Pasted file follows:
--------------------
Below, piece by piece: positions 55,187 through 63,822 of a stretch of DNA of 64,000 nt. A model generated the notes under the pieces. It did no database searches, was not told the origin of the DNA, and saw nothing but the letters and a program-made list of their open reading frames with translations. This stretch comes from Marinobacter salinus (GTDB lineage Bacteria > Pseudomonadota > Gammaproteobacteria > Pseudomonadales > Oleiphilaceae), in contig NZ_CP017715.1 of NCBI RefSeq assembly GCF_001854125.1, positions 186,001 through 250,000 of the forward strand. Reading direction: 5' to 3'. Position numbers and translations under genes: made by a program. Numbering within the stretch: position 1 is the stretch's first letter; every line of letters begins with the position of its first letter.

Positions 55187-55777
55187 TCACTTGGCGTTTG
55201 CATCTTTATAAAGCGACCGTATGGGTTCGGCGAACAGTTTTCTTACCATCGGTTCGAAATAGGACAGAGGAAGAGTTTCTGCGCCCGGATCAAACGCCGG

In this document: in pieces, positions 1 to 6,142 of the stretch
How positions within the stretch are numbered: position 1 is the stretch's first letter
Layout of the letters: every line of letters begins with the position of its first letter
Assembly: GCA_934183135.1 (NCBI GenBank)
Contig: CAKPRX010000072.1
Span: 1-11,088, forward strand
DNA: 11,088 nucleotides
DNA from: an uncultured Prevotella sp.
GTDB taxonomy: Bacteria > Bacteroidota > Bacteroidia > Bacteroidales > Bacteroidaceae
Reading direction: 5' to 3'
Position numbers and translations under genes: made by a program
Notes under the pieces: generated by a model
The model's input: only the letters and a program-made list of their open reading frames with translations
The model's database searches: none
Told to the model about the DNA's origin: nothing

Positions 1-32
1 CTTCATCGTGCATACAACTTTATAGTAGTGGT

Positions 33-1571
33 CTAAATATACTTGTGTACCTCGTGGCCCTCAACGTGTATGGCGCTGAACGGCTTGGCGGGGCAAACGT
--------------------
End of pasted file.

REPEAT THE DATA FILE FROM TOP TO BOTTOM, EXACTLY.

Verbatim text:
Below, piece by piece: positions 55,187 through 63,822 of a stretch of DNA of 64,000 nt. A model generated the notes under the pieces. It did no database searches, was not told the origin of the DNA, and saw nothing but the letters and a program-made list of their open reading frames with translations. This stretch comes from Marinobacter salinus (GTDB lineage Bacteria > Pseudomonadota > Gammaproteobacteria > Pseudomonadales > Oleiphilaceae), in contig NZ_CP017715.1 of NCBI RefSeq assembly GCF_001854125.1, positions 186,001 through 250,000 of the forward strand. Reading direction: 5' to 3'. Position numbers and translations under genes: made by a program. Numbering within the stretch: position 1 is the stretch's first letter; every line of letters begins with the position of its first letter.

Positions 55187-55777
55187 TCACTTGGCGTTTG
55201 CATCTTTATAAAGCGACCGTATGGGTTCGGCGAACAGTTTTCTTACCATCGGTTCGAAATAGGACAGAGGAAGAGTTTCTGCGCCCGGATCAAACGCCGG

In this document: in pieces, positions 1 to 6,142 of the stretch
How positions within the stretch are numbered: position 1 is the stretch's first letter
Layout of the letters: every line of letters begins with the position of its first letter
Assembly: GCA_934183135.1 (NCBI GenBank)
Contig: CAKPRX010000072.1
Span: 1-11,088, forward strand
DNA: 11,088 nucleotides
DNA from: an uncultured Prevotella sp.
GTDB taxonomy: Bacteria > Bacteroidota > Bacteroidia > Bacteroidales > Bacteroidaceae
Reading direction: 5' to 3'
Position numbers and translations under genes: made by a program
Notes under the pieces: generated by a model
The model's input: only the letters and a program-made list of their open reading frames with translations
The model's database searches: none
Told to the model about the DNA's origin: nothing

Positions 1-32
1 CTTCATCGTGCATACAACTTTATAGTAGTGGT

Positions 33-1571
33 CTAAATATACTTGTGTACCTCGTGGCCCTCAACGTGTATGGCGCTGAACGGCTTGGCGGGGCAAACGT